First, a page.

Mind the gap: overcoming wage differences in a relationship

For some couples, one partner earning significantly more than the other can be a source of tension and difficulty. Problems can arise around how the household expenses are divided, and feelings can be hurt if one partner is unhappy with the arrangement. Finding the right option for you as a couple can help you to ease the tension and make the most of your finances together.

What’s the problem?

A wage gap in a relationship can be difficult for a number of reasons. It could be that one partner feels insecure about the amount they earn, or that they feel a pressure to “keep up” with the one who earns more. This can also work the other way, with the higher earning partner feeling under pressure to restrict their spending to the other person’s level. Fortunately, none of these problems are necessarily unsolvable, and a lot of it can come down to the way you choose to organise your finances as a couple. Below we’ve outlined some common methods of dividing household expenses.

Mind the Gap

The proportional method

Jane and Mike live together. Jane earns £3,000 per month, and Mike earns £2,000 per month. As a proportion of their monthly income, Jane earns 60%, so she pays 60% of the bills and Mike pays 40% proportional to his earnings too.

This option means that your wage gap shouldn’t cause too much of a “lifestyle clash”, as you should both be able to afford your share of the expenses. It could also allow you to maintain some financial independence from your partner, as some of your money will remain separate. However, some couples may find that the higher earner starts to feel resentful about paying more, especially if the gap between your salaries is very large.

Raw contributions

This is when, every time a bill comes up, each partner pays half the amount, regardless of how much they earn. This means that the higher earner doesn’t feel resentful and the lower earner doesn’t feel like they aren’t paying their way. However, if you take this approach you will need to make arrangements for what happens if the lower earner can’t afford to pay their share. If there is a substantial wage gap between you, it may also mean that there are times when you can’t both afford to do the things you want to do together or one partner has a lot less “fun money” than the other. Some couples find that this approach feels too much like “housemates” rather than “partners”, whereas others enjoy the independence.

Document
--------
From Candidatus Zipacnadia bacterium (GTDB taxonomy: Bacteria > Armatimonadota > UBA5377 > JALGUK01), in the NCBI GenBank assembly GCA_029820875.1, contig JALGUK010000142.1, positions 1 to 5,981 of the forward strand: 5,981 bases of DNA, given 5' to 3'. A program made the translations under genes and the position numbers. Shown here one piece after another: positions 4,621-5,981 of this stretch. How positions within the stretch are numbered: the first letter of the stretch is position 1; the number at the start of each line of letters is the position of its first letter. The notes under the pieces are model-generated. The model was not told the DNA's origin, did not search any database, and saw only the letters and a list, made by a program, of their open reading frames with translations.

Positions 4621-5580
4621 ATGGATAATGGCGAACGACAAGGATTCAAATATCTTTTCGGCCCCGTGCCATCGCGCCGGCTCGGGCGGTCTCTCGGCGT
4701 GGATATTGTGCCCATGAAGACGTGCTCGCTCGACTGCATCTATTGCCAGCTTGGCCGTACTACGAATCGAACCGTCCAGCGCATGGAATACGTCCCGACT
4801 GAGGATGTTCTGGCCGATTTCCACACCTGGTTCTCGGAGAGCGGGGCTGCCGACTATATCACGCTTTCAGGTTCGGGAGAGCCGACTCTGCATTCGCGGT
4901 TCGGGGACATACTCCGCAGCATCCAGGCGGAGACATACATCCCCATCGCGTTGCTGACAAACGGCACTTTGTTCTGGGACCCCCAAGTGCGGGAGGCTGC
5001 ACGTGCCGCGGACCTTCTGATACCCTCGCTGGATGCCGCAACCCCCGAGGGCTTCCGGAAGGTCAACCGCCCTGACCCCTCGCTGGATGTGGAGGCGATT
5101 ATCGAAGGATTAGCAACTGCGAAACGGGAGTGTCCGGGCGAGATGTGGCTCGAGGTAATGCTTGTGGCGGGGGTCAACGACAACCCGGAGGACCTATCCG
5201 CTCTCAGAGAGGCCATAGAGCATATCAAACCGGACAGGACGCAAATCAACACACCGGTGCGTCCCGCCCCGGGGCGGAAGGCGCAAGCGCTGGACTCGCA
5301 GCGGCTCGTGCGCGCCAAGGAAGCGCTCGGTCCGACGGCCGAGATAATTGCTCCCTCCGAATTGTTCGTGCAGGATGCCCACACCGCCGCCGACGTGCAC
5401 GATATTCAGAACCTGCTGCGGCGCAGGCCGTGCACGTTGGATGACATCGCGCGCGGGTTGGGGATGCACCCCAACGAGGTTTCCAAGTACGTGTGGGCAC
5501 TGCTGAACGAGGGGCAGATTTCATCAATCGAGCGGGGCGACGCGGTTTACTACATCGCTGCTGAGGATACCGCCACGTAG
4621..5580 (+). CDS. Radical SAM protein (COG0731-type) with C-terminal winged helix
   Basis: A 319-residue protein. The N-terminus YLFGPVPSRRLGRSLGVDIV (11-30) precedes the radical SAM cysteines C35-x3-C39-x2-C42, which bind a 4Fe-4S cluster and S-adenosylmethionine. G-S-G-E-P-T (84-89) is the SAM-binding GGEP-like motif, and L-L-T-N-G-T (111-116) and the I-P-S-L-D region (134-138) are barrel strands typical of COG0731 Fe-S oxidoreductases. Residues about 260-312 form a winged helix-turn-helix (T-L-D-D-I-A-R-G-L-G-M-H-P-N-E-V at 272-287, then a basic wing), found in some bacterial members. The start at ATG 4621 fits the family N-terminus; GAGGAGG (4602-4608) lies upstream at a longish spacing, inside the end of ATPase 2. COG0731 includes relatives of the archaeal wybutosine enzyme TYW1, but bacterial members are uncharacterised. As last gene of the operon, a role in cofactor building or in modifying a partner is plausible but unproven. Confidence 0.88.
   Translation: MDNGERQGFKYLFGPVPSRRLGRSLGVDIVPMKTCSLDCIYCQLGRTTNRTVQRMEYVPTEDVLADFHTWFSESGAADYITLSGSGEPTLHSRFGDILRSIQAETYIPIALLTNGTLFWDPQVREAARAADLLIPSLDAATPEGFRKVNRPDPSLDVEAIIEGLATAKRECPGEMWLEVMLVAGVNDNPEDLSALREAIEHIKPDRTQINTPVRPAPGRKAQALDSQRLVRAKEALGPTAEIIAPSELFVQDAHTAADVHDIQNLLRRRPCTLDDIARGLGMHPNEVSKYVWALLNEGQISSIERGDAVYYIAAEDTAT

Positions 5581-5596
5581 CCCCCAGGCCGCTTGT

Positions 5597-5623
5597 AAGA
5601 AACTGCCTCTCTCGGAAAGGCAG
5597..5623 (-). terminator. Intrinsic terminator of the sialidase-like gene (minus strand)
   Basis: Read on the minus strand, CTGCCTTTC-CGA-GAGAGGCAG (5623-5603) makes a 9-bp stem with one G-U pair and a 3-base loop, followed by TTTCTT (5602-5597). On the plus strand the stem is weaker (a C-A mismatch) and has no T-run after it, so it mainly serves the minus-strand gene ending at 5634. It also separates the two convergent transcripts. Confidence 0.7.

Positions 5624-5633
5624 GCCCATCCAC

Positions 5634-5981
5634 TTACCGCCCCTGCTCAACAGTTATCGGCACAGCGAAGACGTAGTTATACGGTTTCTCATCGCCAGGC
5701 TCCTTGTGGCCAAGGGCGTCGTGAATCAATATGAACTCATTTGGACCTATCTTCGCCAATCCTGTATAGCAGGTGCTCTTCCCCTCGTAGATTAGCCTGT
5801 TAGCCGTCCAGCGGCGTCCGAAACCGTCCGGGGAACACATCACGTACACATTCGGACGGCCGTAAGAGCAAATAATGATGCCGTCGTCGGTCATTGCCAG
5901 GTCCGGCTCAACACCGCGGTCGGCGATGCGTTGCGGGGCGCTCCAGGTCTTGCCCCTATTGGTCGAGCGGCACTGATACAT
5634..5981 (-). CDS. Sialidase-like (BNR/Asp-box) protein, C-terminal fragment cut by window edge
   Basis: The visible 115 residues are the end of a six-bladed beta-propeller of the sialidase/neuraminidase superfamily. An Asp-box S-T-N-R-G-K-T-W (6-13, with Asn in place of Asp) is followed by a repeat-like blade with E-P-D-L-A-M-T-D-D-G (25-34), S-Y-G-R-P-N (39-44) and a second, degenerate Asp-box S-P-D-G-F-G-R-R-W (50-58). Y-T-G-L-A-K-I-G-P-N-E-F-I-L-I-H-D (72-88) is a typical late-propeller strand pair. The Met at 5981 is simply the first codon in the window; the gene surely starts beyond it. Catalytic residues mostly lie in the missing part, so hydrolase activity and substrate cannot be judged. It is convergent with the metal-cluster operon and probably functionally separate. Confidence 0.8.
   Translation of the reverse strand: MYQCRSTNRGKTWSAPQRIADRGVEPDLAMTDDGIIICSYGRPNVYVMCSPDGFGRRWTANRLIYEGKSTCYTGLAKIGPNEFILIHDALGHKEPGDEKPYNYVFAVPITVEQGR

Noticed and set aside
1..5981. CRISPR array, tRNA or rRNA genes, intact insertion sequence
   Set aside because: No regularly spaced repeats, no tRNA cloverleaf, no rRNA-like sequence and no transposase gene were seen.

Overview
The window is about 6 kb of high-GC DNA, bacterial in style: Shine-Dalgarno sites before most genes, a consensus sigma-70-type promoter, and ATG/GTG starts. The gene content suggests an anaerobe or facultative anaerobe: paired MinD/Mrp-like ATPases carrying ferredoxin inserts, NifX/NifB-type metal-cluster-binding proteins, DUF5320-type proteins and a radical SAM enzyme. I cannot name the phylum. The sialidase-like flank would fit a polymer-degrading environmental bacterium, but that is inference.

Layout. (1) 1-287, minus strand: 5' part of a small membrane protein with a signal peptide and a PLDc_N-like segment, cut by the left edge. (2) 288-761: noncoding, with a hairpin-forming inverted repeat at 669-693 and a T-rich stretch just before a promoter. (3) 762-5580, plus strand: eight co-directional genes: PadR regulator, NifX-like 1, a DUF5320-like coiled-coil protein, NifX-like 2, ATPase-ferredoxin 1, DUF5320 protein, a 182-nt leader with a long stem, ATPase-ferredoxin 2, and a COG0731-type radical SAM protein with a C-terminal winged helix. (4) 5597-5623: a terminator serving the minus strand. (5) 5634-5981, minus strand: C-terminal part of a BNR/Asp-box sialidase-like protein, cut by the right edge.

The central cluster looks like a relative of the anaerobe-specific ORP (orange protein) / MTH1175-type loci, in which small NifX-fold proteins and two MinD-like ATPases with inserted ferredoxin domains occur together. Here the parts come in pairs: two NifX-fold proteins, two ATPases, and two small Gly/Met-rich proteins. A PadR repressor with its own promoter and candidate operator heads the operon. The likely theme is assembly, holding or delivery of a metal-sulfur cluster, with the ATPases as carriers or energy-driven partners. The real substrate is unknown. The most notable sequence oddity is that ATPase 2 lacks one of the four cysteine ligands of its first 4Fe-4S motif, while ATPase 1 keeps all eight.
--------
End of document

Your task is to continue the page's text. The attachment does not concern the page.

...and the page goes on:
Complete sharing

This is when both partner’s salaries get paid into a joint account which all the bills are paid out of, and all credit and debit cards are held jointly. In this way, “my money” and “your money” become a single pot of “our money” and - in theory - it doesn’t matter who earns what. This can make you feel more like a unit as opposed to separate individuals, which some couples enjoy. Problems may arise, for example if one of you is a big spender and the other is more frugal, or the higher earner feels that the other partner is spending all their money. If you have similar spending habits, you could take a complete sharing approach whilst still keeping separate accounts - where both partners spend independently and transfer money to each other as needed.

Communication is key

There are a variety of ways to deal with a wage gap, but the most important thing is to communicate clearly with your partner - a recent study found that 1 in 5 people actively hide money from their partners. Discussing money openly is important in any relationship, and if you don’t talk about what’s bothering you it can start to seem like a bigger problem than it is. When it comes to dividing expenses, the options outlined above are not the only way to go; every couple is different, and you may decide to use a combination of different approaches. For example you could split household bills 50:50 but decide that the higher earner should pay for dinners out.

Whatever you decide, talking to your partner openly and making important financial decisions together can help you to make your finances work for you both. If you’re thinking of tying the knot, remember that it is a financial commitment as well as a romantic one - take a look at our guide to the things you may need to consider.